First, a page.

BIRD WATCH: Predators provide glimpse of nature in the raw

STRANGE SOUNDS IN the walls or the attic are never good sounds, especially at this time of the year.

When some rather muffled “thuds” were heard on the roof over part of the kitchen, it had my full attention. This wasn’t like gulls running over the upstairs roof or raccoon youngsters gambling across the second-story deck; the erratic scuffling was an unfamiliar sound, almost like it was in the wall.

I was upstairs in seconds. It was possible to look over this part of the roof by peering out an office window.

There it was.

The creature responsible for the strange noise was as startled as I was. An adult sharp-shinned hawk was perched on the kitchen roof staring right at me.

His talons were holding a Eurasian collared-dove that had obviously just been dispatched. That had to have been the sound I heard.

It took only a split second for the hawk to split the scene and take the dove with it. This dove is larger than the small hawk, and it was a surprise he successfully attacked it.

It was also a little sad to see that lovely bird hanging limp in the predator’s claws.

This hawk and at least one other have had this neighborhood staked out for several weeks. Are they passing through during migration or settling in for the winter?

There is a movement of raptors in the fall, and they can silence the activity around feeders once they arrive. This is also the time when we take a look at our feeding stations and make some improvements or add new feeders.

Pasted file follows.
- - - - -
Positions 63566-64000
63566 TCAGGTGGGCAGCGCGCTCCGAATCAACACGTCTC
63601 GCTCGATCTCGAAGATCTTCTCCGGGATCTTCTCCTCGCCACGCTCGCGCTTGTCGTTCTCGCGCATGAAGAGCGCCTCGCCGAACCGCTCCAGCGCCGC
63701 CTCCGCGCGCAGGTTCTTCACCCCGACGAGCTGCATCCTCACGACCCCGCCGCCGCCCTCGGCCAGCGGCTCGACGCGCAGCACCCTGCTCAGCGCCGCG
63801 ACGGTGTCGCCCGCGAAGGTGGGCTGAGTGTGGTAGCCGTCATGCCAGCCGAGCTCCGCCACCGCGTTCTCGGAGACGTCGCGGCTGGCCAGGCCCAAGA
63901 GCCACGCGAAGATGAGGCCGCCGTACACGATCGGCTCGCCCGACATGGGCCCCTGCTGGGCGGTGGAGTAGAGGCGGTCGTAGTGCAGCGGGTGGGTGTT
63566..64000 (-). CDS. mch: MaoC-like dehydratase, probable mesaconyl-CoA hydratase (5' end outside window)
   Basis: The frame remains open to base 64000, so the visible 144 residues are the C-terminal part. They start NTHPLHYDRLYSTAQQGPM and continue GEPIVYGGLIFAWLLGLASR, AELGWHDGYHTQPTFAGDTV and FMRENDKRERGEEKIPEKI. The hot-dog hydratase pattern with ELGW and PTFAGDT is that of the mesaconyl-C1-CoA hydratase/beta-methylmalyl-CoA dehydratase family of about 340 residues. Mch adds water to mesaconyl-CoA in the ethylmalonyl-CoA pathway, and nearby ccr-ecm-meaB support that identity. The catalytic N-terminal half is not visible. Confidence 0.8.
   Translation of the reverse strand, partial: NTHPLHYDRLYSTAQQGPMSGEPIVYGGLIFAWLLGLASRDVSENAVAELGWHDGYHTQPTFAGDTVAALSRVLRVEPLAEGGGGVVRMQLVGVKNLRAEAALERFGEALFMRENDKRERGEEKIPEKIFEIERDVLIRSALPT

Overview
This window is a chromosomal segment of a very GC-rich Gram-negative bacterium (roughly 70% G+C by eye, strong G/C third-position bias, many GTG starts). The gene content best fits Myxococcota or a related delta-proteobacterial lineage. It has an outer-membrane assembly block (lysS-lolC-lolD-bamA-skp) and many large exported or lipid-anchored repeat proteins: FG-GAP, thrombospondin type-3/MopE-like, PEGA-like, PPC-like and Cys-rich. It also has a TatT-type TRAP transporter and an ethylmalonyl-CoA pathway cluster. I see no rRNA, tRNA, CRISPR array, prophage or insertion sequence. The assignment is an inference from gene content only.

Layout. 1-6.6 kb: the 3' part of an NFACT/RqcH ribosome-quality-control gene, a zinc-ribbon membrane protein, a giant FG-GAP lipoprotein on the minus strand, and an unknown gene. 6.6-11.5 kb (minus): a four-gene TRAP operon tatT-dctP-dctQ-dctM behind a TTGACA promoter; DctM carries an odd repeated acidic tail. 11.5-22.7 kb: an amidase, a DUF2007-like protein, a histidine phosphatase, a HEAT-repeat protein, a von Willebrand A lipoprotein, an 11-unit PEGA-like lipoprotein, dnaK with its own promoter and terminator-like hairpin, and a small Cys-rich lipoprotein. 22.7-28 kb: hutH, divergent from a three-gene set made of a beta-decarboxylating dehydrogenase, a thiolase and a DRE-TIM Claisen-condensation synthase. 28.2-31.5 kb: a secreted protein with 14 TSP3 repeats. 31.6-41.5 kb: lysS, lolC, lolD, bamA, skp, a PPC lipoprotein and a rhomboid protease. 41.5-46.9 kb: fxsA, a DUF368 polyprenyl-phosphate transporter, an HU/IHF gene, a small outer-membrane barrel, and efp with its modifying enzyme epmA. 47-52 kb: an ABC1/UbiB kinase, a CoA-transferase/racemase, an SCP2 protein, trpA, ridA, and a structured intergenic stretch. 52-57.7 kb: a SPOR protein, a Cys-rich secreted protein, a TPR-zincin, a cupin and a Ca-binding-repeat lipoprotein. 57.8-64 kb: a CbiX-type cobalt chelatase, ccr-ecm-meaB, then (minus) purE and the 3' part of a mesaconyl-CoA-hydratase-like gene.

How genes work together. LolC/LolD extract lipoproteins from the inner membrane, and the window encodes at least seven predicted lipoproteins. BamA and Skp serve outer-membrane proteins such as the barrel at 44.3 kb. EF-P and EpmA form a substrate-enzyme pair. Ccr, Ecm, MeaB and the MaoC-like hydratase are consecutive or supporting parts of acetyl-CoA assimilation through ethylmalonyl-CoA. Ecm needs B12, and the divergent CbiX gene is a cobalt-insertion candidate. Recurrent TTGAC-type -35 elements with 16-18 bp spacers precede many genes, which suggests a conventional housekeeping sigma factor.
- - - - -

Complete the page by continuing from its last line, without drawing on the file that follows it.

My plans for doing this will be put off for a while. One or both hawks are at least temporarily settled in.

More evidence was discovered several days after the roof episode. Returning from a walk to get the paper, the dog and I found feathers sprinkled across a section of the driveway. Small gray and white feathers like the ones on the dove’s neck and breast were everywhere.

I feared for a second dove and noted that their almost nonstop calling had gone silent. A pair nests in this neighborhood, so I wonder if it was this year’s young or the parents who fell victim to the hawks.

Hawk strikes are never pleasant to encounter. It doesn’t do much good to tell yourself that this is part of nature. Nature can be cruel. Add to that the image of the peace-loving dove and the episode is even more sad than if the victim had been a robin, jay or other familiar species.

There is also another way to look at this episode. When your yard or neighborhood has hunting hawks haunting it, the general consensus suggests you have a healthy environment where numerous wild creatures can exist.

I also tell myself this when a raccoon jumps over my waterfall or an opossum sets the dog barking during the night. When a raven sits in a tall fir and calls to another for at least half an hour, it makes me think of wild forests. It is special when native wildlife can exist and even raise their young within close proximity to human habitation.

One other thought occurred to me as I watched the sharpie fly away with its next meal. The bird had been an adult and in beautiful adult plumage. Even its skinny “sharp-shinned” legs had been easy to see.

What a rare event, to actually be able to look down on this fierce hunter from only 5 to 6 feet away. A rare opportunity even if it was nature in the raw.

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Joan Carson’s column appears every Sunday. Contact her at P.O. Box 532, Poulsbo, WA 98370, with a self-addressed, stamped envelope for a reply. Email: [email protected].

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